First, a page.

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We Begin 2023 With ‘Uhh, Sorry’

I wish all my several readers much happiness in 2023 and at the same time beg forgiveness for my behavior at the AVA’s annual New Year’s Eve Party. 

My actions was inexcusable, although none (or at most only a few) were genuinely illegal or require consultation with a lawyer, much less law enforcement. So please don’t. Seriously.

I begin with humble and heartfelt apologies to the students and teachers at local Ukiah elementary schools who labored diligently, and with great skill and dedication I might add, in their efforts to make Christmas a little merrier for refugee Ukrainian children. The gift wrappings alone would have gladdened many hearts, and I stress my sorrow for their loss and destruction.

All those fabulous gifts? Poof! Gone! Very upsetting, let me assure you.

It occurred during my ill-advised “Magic Disappearing Christmas Tree” act, which I shan’t repeat, ever. And it looked so easy on the Penn & Teller TV special.

Further apologies to anyone offended by my crude, boorish impersonation of Joe Biden during my standup comedy routine. Nothing funny about those stricken with Alzheimers, dementia, senility, Parkinson’s Disease, memory loss, bowel control, or lack of motor coordination. 

It was also inappropriate to suggest Mr. Biden continues to “sniff” women’s hair, fondle them in Senate hallways, or remember their names. Or his.

Next, allow me to admit I was wrong, wrong, wrong! to attempt to persuade my completely honorable colleague, Brenda, to “dress up like gifts so we can get laid under the tree.” Especially since she works in payroll.

It was the gin talking, and to show I’m serious about making changes in 2023, my New Year’s resolution is to switch to a more expensive brand.

The gin had been artfully concealed in the eggnog so it’s also responsible for my rantings about contrails, genetically modified foods, the Battle of Little Bighorn and whether the Walrus was Paul. The nog-heavy regurgitations several hours later were disgusting, and I trust my advance payments at Master Cleaner dry-cleaning shop on South State Street will cover stains and damages.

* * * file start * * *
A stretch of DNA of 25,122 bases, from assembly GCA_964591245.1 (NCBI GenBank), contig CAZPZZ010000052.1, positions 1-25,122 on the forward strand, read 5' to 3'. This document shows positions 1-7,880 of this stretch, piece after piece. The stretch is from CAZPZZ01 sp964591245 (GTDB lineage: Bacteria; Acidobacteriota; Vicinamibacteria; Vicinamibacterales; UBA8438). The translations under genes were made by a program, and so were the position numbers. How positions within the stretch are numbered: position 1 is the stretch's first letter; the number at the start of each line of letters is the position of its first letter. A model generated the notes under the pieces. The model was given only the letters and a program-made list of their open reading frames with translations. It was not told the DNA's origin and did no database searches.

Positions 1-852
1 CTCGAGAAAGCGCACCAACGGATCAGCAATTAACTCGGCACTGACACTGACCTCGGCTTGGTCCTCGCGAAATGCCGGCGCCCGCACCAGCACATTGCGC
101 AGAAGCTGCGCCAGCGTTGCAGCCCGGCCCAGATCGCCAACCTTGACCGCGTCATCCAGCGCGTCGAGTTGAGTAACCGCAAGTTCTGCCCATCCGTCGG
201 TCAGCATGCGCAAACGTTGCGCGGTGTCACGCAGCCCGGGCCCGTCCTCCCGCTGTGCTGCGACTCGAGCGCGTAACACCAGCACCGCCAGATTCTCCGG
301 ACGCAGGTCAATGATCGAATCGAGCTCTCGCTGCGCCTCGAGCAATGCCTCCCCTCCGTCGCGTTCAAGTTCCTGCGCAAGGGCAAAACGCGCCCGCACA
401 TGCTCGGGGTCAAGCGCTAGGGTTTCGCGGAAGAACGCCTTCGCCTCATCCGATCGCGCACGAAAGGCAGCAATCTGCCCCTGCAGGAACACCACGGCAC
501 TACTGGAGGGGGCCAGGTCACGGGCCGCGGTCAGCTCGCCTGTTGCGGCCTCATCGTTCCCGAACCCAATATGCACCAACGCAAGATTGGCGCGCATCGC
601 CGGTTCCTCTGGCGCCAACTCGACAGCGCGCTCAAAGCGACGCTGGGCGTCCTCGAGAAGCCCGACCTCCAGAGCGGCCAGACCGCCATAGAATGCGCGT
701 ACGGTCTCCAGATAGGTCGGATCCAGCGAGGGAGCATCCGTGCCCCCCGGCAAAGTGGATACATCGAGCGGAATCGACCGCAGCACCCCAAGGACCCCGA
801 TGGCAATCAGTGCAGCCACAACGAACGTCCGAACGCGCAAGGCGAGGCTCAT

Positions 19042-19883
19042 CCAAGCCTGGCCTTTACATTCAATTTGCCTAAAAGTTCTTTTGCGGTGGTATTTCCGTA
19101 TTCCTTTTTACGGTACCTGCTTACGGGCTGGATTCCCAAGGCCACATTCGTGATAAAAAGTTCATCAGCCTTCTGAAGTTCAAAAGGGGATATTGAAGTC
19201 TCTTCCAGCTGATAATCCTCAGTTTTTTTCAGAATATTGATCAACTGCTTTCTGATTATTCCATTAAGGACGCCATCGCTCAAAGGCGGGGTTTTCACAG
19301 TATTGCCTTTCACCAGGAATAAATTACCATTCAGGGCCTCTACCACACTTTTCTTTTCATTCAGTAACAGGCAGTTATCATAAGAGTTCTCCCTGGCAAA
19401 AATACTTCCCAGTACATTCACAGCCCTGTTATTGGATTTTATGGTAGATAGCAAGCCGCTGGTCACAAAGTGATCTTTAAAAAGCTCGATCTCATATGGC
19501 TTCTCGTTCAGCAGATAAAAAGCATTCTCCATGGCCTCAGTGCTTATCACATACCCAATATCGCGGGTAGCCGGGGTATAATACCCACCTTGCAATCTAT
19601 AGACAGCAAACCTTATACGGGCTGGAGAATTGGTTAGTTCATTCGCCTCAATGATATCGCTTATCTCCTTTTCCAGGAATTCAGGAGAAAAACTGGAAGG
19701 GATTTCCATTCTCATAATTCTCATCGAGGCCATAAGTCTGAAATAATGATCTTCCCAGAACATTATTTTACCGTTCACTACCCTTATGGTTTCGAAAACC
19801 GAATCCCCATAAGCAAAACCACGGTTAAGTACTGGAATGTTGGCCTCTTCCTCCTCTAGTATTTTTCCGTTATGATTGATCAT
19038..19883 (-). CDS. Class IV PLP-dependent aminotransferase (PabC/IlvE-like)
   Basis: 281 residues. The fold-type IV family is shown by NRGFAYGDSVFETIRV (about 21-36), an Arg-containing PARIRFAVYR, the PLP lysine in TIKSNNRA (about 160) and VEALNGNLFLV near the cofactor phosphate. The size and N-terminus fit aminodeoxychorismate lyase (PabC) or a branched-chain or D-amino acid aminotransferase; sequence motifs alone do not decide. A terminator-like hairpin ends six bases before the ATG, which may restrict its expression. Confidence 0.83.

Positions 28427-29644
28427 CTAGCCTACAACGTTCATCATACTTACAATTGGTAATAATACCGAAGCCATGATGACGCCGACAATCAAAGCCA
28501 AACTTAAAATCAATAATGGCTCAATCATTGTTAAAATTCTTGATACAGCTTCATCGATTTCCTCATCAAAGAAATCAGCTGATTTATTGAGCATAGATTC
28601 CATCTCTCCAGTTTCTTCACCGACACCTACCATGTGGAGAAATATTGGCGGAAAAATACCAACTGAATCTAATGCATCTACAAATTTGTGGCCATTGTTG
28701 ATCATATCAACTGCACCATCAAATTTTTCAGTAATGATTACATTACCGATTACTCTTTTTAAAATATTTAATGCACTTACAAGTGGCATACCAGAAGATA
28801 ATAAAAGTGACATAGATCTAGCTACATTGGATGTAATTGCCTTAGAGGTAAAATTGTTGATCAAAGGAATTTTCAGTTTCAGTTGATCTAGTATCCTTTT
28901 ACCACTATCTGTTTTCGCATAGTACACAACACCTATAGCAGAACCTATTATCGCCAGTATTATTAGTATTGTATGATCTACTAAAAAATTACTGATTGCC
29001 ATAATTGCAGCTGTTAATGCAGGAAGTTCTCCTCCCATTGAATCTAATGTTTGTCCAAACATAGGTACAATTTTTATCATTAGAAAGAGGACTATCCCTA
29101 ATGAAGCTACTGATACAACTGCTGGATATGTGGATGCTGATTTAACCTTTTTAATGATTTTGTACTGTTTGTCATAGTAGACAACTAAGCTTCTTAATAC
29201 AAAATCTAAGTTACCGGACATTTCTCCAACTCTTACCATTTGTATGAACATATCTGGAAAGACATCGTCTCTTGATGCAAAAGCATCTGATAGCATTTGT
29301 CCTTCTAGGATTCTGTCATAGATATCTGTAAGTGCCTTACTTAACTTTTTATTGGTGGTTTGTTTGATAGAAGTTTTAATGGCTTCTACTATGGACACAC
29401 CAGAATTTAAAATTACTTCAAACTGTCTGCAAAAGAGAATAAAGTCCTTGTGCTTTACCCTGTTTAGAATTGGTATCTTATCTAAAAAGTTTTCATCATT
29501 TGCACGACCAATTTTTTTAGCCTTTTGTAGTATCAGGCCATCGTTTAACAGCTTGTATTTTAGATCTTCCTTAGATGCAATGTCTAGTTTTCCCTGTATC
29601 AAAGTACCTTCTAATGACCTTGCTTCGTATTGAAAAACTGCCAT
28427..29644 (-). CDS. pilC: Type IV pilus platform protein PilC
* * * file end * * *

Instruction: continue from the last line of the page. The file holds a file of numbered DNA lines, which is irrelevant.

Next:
Lacing brownies with hallucinogenics and mild sedatives was not my idea, nor did I provide the additives. My friends within the Hell’s Angel Garden and Social Club have persuaded me to decline identifying potentially culpable parties who may have been involved.

In a related and equally embarrassing event, I wish to make clear all my efforts to raise bail for Mr. Sam Banks-Friedman were to be understood as humorous, and that plans to give the money to the previously mentioned Hell’s Angel Community Services organization were never discussed. Speculation that proceeds would fund couriers in the narcotics trade is misleading at best. 

In any event, and at my request, much of the money has been recovered. Forgiveness on the part of those whose bank accounts were hacked would be greatly appreciated, and in fact insisted upon by my parole officer. Thank you.

My karaoke performance was inexcusable, and I would like to state on the record that adapting a rap song to the “Itsy Bitsy Teeny Weeny Yellow Polka Dot Bikini” parody was an utter failure. The cheap, vulgar lyrics were furnished by my old pal Pat Walsh, who requested anonymity. 

Finally, in the spirit of reconciliation and healing, let us give thanks no animals were harmed in the writing of this column.

To The Darkroom

I was startled and saddened by the recent death of Stephen Caravello. 

We met in Ukiah’s 1970s swampy mess of those who called themselves “artists” but might as well have decided they were accountants or astronomers. I sized Steve up as the lone experienced talent in the crowd. Competition was not stiff however, with others being dilettante poseurs, amateur frauds and worse. Some wore berets.

It may have been the first time in history that people who called themselves “artists” didn’t know a palate from a palette or which end of the paintbrush to grab. Steve Caravello, armed with plenty of photo and darkroom savvy under his belt, stood out like a mighty oak in a lot full of weeds.

We worked on plenty of projects together from our days and nights at the Mendocino Grapevine to his providing artwork for one of my books. Steve was brilliant and creative while simultaneously reliable and serious.

But he was more than my media accomplice. Steve was a well-rounded man, funny, articulate and able to talk politics, cars, music, books or baseball, despite being a Yankee fan. He was my friend.

Stephen Caravello was old enough to have seen it all, and young enough to hate being left out of anything. He demanded inclusion in whatever his family was up to.

Which leaves us to wonder what he makes of his current situation. 

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